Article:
Joseph Jones Francis, Private, M/287039, Royal Army Service Corps. Joseph was the son of David and Annie Francis of Lletty Maengwyn, Abermule. He worked as an Ironmonger’s Assistant prior to enlisting into the Army Service Corps at Welshpool on 5 June 1916, and was posted to the ASC Depot at Grove Park, where he learned to drive motor lorries. After completing his training, Joseph embarked for Salonika, and on 1 August 1917 joined the 779th Motor Transport Company, ASC. Joseph served in Salonika over the coming months, but by July 1918 his health had begun breaking down, and he was hospitalised. Joseph died of broncho-pneumonia and dysentery at the 42nd General Hospital, Salonika on 12 October 1918, aged 20. He was buried in Kirechkoi-Hortakoi Military Cemetery, Greece.
William Francis, Private, 2750, Manchester Regiment. William was the son of William and Elizabeth Francis, of Llandyssil. He had left the village to enlist into the 7th Dragoon Guards as a young man, but on 24 May 1900 deserted from their barracks at Aldershot. William then went to work in Manchester, and on 17 October 1908 married Harriett Helena Richards. The couple set up home at 55a, Chapman Street, Hulme, where William had found work as a dock labourer on the canals. He enlisted at Manchester into the Manchester Regiment soon after the outbreak of war, and with his previous military experience was posted to the 2nd Battalion, Manchester Regiment, embarking for France on 11 December 1914 to join the battalion, which was in Flanders attached to 14 Brigade, 5th Division. William joined up with the battalion at Neuve Eglise, near Ploegsteert. On 23 December the battalion took over trenches near Lindenhoek and Wulverghem, spending the first Christmas of the war in the front line, while the Christmas Truce was being held, immediately south at Ploegsteert. The battalion moved into rest billets at Bailleul at the beginning of January 1915, then on 10 January moved into flooded front-line positions at La Petite Douve Farm, beginning what would become the routine of trench rotation, several days in the line, followed by several days in support, then several in reserve. William was killed in action during a routine spell in the La Petit Douve Farm line on 14 March 1915. The 36-year-old has no known grave and is commemorated on the Ploegsteert Memorial, Belgium.
Wallace Gilbert Humphreys, Aircraftman 1st Class, 98264, Royal Air Force. Wallace was the son of Richard and Sarah Jane Humphreys, of Plantation Farm, Bolbro, Abermule. He married Tryphena Elizabeth Williamson 1 June 1914 and the couple set up home at 37, Commercial Street, Newtown. Wallace enlisted into the Royal Flying Corps on 3 October 1917 and was posted to France to serve with 8 Squadron. The Squadron had been in France since 15 April 1915, equipped with the B.E.2c, but it also operated a fighter flight equipped with a mixture of aircraft, including the B.E.8 and the Bristol Scout, based at airfields near Saint-Omer. The Squadron saw plenty of action throughout the war, and after the merger of the RFC and the RNAS to form the Royal Air Force, became attached to the Tank Corps, flying patrols in support of the Tank Corps attacks during the Battle of Amiens. In December 1918, after the Armistice, the Squadron re-equipped with Bristol F.2 Fighters. Wallace took ill after this, and he died of broncho-pneumonia at Charleroi on 20 February 1919, aged 30. Wallace is buried in Charleroi Communal Cemetery, Belgium.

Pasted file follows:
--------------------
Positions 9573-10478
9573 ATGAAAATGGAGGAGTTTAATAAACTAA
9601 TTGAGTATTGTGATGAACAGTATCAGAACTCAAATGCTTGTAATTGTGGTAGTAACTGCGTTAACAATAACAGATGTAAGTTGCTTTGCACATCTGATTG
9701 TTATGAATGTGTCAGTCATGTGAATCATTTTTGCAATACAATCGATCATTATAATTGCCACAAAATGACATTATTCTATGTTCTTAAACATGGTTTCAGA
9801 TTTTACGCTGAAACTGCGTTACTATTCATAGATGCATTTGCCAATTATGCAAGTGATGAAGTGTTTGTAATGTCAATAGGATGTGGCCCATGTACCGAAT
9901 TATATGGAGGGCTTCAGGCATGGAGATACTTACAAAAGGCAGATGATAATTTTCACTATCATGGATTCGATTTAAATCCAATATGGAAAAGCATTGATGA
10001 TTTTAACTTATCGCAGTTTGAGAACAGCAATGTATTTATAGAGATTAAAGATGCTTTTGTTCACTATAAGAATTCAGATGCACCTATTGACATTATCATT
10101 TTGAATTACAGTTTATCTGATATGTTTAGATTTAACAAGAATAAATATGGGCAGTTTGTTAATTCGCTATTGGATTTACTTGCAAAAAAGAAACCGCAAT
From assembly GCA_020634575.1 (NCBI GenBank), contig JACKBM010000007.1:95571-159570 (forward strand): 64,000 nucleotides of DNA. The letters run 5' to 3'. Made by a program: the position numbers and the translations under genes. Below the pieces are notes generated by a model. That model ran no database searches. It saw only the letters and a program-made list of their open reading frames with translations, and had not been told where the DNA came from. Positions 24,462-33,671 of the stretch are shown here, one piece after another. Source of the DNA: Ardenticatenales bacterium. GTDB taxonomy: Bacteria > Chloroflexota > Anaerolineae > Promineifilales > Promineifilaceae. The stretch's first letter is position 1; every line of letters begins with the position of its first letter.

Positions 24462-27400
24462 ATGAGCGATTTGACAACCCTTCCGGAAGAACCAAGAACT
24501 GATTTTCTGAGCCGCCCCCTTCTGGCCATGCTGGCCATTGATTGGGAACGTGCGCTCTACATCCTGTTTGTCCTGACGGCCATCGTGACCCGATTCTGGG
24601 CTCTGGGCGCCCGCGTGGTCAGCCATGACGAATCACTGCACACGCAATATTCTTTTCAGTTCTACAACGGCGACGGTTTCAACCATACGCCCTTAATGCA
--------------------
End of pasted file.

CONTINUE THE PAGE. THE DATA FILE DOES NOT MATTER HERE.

Frank Jones, Private, 61311, Royal Welsh Fusiliers. Frank was the son of David and Elizabeth Jones, of Goronddu, Abermule. He worked as a farm labourer at Norton prior to the war. Frank enlisted into the Royal Welsh Fusiliers at Welshpool, and was sent to Kinmel Park for training. Frank was drafted to France early in 1917, and joined the 15th Battalion, Royal Welsh Fusiliers, which was in the Canal Bank sector at Boesinghe, attached to 113 Brigade, 38th (Welsh) Division. The infantry battalions of the Division had been carrying out the normal pattern of rotation in the trenches, four days in the front, four in support and four in reserve, whilst also working on trench improvement, digging new trenches, and also carrying out regular patrols and trench raids. On 31 July 1917 the Division launched its famous assault on the Pilckem Ridge, capturing Iron Cross and reaching its objective of the Steenbeek, then played a supporting role in the Battle of Langemarck. Heavy casualties were suffered by the Division during the initial assault, and the men were mixed up with other units, making the initial casualty role somewhat difficult, so various reports show that Frank was killed in action at some time between 31 July 1917 and 4 August 1917. He is officially commemorated as having been killed on 31 July. The 24-year-old is buried in Artillery Wood Cemetery, Belgium. Frank is not commemorated on the Abermule war memorial.